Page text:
Gordon Sinclair Jr.

  • From recycling to riches

    They used to call her the "Bag Lady." And she used to call Winnipeg home.
  • Time to turf police turf war

    We all understand that change is rarely easy for individuals. But change that involves the loss of power and control at the top of police service, an organization with extraordinary power -- is even harder.
  • Fringe flap gets ugly

    I had a conversation with the Virgin Mary Monday. Of course, millions of people of faith around the world talk to the mother of Jesus every day.
  • I say, they've noticed our potential in London

    Hey gang. I'm talking to you, good folks and gentle people of Winnipeg.
  • A century-old love story

    The walls didn't talk in the century-old Wolseley home Lori Dustan Lafond and her husband, Darrell, moved into six years ago. But the floorboards did.
  • Dream bike stolen

    Have you seen this bike? I mean the one in the accompanying photo. Chances are if you were at the Winnipeg Folk Festival during the first three days, you saw Keith Dyck on his custom-crafted Harley-Davidson-styled chopper of a bicycle. He lent his time and an attached trailer to help other Folkies transport their gear around the Birds Hill campsite.
  • Stroll in park highlights meaning of synchronicity

    Monday was a special day, at least it was for me. It was Gratitude Day. So is today.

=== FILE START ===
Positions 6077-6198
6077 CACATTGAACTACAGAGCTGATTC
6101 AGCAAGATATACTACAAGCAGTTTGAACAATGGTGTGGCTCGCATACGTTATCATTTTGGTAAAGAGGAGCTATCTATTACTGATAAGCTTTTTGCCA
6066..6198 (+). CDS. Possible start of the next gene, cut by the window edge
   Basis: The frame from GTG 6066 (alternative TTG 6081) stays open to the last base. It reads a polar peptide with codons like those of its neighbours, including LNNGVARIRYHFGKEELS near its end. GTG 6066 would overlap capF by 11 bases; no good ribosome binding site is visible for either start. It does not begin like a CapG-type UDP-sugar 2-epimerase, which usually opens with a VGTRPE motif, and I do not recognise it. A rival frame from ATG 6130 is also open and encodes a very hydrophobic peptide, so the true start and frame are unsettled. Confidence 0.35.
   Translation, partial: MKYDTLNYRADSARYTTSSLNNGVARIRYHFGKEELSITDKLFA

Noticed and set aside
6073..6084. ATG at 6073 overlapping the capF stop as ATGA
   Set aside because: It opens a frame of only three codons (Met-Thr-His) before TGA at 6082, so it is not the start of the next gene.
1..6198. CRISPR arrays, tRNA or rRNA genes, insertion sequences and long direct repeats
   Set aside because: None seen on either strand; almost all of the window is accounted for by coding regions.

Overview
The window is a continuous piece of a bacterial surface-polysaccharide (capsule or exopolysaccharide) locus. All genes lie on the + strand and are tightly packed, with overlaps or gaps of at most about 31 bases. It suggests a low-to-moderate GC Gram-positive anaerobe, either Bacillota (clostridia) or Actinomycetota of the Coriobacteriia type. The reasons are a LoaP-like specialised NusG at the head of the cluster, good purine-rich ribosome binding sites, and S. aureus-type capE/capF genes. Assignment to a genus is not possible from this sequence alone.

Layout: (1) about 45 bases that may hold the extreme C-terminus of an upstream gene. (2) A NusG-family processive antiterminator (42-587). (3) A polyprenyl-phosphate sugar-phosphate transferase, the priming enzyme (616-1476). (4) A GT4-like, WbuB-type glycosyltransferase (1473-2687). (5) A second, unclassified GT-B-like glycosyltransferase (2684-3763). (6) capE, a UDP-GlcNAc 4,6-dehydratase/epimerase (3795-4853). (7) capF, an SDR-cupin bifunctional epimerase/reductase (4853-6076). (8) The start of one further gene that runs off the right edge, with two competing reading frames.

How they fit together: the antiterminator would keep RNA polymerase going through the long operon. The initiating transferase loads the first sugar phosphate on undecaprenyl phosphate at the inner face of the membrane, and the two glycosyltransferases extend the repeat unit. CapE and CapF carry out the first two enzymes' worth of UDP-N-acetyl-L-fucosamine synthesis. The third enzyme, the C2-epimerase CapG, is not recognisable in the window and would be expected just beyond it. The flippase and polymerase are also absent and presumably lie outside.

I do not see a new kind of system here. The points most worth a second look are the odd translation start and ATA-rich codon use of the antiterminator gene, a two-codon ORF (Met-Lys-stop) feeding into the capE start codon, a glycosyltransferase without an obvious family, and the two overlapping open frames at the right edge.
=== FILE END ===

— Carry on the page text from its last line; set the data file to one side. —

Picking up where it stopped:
• Audit aftermath

    So where do we go from here? Actually, before we go there, an admission.
  • Flooding's bad enough without the gawkers

    While most of us who live away from the declared emergency that is the Assiniboine River flood zone are sitting high and dry, former Winnipeg residents Laurie and Brian Wolfe are feeling wet and low. Very low.
  • Audit should prompt provincial review: expert

    As damning as the real estate audit by the consulting firm EY was when it arrived last week at city hall, it found no evidence of illegality. But a former Manitoba deputy minister of justice doesn't believe it should end there.
  • Katz always proves to be the king of denial

    We all get through life by using a little healthy helping of denial. It's just part of being human.
  • We should say 'merci' to a local hero

    It's been two weeks now since a First Nations man and civic-politics neophyte named Robert-Falcon Ouellette did something that outraged the bigots who lurk in our midst. He spoke French.
  • Diary of a little girl's life

    If someone can be brought back to life, I suppose a cemetery is the right place to start. I visited there on Mother's Day to lay flowers at my mum's grave when I chanced upon the story of a little girl who had laid buried for more than 100 years. Her sketchbook diary brought her back for me, her few relatives who survive and, hopefully, for many more children of today.
  • Fostering hope in underprivileged football players

    You don't have to be a football fan to appreciate this story. It's not really about football.
  • The art of laughing at ourselves